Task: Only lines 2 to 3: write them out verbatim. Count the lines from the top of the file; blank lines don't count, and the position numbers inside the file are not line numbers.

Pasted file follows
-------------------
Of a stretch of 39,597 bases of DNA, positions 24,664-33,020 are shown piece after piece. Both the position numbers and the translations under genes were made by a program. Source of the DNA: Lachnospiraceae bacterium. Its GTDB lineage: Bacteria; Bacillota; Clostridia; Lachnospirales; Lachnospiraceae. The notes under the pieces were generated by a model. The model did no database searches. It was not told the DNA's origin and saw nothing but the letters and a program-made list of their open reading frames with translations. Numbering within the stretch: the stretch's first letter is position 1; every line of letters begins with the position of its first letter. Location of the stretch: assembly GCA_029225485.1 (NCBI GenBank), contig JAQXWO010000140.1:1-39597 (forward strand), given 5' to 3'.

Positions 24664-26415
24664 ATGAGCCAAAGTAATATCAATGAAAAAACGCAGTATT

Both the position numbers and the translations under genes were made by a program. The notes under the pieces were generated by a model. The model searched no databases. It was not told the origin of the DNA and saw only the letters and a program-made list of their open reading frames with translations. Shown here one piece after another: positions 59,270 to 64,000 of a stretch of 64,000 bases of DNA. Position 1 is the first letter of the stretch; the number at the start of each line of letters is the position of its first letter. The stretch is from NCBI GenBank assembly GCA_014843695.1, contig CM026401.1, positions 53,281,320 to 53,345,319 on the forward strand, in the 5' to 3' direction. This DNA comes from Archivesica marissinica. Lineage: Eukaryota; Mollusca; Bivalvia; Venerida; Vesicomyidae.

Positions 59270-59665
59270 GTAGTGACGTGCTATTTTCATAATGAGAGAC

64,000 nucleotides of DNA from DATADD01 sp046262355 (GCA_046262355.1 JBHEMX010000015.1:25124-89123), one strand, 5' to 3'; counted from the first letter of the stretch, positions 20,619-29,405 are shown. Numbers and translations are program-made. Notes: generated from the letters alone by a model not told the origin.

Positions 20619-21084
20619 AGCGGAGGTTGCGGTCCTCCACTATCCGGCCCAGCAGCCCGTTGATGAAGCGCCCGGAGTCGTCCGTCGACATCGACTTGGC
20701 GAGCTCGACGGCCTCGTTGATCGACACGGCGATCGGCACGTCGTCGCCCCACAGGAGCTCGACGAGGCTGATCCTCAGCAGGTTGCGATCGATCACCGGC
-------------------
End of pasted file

Positions 24664-26415
24664 ATGAGCCAAAGTAATATCAATGAAAAAACGCAGTATT